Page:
Simplicity Scales: An Alternative Approach to OpenStack Nova RPC Messaging

Posted on by Randy Bias

Earlier this week, Eric Windisch (@ewindisch) of Cloudscaling presented an alternative mechanism for OpenStack Compute (Nova) RPC.

For those who are new to OpenStack or simply haven’t had time to delve into it’s innards, Nova uses a core asynchronous RPC/messaging system to communicate between components.  Asynchronous message passing systems are key tools in building scalable systems.  They are used in many different ways depending on the type of system you are building.  Nova has traditionally used RabbitMQ, which is an excellent choice for many.

Cloudscaling felt that RabbitMQ added unnecessary complexity to Nova deployments given what the requirements were for an asynchronous RPC message passing mechanism.  Rabbit provides a number of value added features such as store-and-forward of messages, which can actually be problematic at larger scale.  In addition, Rabbit is a centralized, broker-based model that requires deploying it in High Availability (HA) pairs and combining this with clustering (multiple HA pairs in parallel) for scaling.  We felt this was not an ideal scenario for larger Nova deployments.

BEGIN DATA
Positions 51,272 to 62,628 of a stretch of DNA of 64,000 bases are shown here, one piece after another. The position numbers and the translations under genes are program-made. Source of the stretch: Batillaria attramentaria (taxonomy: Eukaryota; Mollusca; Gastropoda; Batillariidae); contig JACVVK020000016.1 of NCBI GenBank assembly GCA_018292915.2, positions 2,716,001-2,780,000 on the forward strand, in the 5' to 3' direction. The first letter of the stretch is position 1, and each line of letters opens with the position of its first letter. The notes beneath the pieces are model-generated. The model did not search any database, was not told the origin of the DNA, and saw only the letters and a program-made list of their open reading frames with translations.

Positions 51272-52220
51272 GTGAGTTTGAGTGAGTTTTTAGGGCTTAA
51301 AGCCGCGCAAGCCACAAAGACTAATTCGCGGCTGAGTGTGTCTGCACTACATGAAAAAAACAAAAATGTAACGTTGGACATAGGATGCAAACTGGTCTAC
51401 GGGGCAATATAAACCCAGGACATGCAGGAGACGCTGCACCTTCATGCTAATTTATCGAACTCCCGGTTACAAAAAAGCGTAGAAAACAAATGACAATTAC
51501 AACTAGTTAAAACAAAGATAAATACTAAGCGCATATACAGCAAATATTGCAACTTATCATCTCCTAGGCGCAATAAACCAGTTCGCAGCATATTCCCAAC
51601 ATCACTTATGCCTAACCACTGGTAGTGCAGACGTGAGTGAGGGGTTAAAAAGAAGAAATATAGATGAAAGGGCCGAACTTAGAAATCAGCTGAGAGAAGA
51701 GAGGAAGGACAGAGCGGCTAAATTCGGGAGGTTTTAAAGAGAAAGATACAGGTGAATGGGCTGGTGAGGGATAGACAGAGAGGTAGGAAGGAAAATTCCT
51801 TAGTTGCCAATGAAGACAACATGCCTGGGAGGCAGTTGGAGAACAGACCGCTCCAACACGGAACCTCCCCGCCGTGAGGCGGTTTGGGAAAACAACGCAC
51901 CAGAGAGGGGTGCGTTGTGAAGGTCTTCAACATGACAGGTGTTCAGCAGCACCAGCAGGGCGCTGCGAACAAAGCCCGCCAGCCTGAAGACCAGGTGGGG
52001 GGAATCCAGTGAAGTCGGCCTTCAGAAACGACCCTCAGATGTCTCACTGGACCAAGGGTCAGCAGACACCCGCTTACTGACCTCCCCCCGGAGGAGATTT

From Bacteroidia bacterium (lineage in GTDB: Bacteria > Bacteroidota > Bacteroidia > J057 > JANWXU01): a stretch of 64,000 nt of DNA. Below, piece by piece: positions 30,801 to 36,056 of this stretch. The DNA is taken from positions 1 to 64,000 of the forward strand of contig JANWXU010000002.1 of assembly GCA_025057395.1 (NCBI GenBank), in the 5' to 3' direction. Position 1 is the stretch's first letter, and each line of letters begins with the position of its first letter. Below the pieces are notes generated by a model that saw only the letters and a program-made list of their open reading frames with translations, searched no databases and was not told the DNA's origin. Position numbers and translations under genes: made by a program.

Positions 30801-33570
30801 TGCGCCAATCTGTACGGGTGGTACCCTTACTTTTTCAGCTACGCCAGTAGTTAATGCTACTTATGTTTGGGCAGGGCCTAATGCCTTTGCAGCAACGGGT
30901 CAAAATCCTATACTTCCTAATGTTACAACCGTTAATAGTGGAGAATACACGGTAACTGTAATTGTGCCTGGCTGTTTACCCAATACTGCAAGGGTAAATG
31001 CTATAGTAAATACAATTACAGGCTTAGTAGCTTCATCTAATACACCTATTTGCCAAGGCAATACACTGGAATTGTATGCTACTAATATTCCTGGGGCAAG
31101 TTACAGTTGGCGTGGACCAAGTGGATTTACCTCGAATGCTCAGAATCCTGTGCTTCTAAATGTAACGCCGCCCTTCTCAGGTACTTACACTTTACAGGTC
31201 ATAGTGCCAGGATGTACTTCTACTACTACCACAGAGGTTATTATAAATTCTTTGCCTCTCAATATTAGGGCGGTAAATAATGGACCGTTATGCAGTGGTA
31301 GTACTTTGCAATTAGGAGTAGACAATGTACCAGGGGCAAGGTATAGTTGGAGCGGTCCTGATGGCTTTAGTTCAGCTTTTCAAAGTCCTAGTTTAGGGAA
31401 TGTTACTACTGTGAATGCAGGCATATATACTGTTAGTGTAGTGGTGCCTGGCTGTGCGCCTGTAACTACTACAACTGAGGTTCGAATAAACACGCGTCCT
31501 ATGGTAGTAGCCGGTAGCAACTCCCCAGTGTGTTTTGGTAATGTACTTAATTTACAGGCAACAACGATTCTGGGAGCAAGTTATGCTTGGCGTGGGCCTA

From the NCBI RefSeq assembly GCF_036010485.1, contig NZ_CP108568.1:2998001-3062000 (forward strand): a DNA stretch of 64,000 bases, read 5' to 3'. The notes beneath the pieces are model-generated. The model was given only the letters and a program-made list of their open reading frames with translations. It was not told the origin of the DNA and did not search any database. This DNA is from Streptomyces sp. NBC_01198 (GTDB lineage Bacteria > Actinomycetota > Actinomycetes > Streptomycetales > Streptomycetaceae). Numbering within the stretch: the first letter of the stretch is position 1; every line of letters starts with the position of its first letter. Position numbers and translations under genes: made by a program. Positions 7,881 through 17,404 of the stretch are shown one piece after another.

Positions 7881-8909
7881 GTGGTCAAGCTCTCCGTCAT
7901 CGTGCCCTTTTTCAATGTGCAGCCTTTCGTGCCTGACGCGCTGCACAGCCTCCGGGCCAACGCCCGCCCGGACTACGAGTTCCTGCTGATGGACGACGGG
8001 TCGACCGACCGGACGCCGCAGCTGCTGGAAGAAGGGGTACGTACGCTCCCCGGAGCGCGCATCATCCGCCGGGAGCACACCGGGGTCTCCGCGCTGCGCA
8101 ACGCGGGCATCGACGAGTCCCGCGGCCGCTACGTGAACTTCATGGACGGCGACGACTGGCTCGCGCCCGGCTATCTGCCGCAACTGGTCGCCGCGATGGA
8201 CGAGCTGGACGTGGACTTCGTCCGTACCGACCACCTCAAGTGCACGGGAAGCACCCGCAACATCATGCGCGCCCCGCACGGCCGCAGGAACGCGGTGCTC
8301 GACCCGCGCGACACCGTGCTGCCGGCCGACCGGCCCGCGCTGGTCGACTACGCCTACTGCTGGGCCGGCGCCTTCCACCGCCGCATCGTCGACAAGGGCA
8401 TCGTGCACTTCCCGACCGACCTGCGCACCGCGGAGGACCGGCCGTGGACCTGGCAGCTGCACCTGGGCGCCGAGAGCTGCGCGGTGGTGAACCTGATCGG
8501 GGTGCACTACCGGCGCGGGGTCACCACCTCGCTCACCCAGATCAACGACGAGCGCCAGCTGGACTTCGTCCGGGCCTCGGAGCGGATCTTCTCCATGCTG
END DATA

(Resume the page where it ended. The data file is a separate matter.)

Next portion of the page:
The result is a completely broker-less, peer-to-peer, asynchronous message passing system based on 0MQ (ZeroMQ).  This open source pluggable driver for Nova has no centralized broker, requires no HA components, and is distributed amongst all of the Nova components.  The ZeroMQ plugin that Cloudscaling created is roughly 700 lines of Python code that plugs into the Nova Queue Abstraction Layer (QAL).  It leverages the ZeroMQ library (written in C), which is fast, portable, and proven at scale.  You will find that this plugin not only removes complexity in how Nova does messaging, but also has its performance scale linearly with the number of components.

As a brief aside, this is an example of how Cloudscaling intends to help create choice and increase the robustness and scalability of OpenStack, while reducing complexity.  Last year, we pushed back the pluggable QAL interface to OpenStack in Diablo with a driver for RabbitMQ, which maintained all functionality, while allowing us to have a place to plug in ZeroMQ in the future.  Now, as of Essex, Stackers can choose RabbitMQ or ZeroMQ depending on what they think their needs are.  We hope this is an approach that others in the community will choose.

Eric’s presentation on the ZeroMQ RPC driver for Nova is below.  It describes how ZeroMQ works and provides more depth on how it was implemented.

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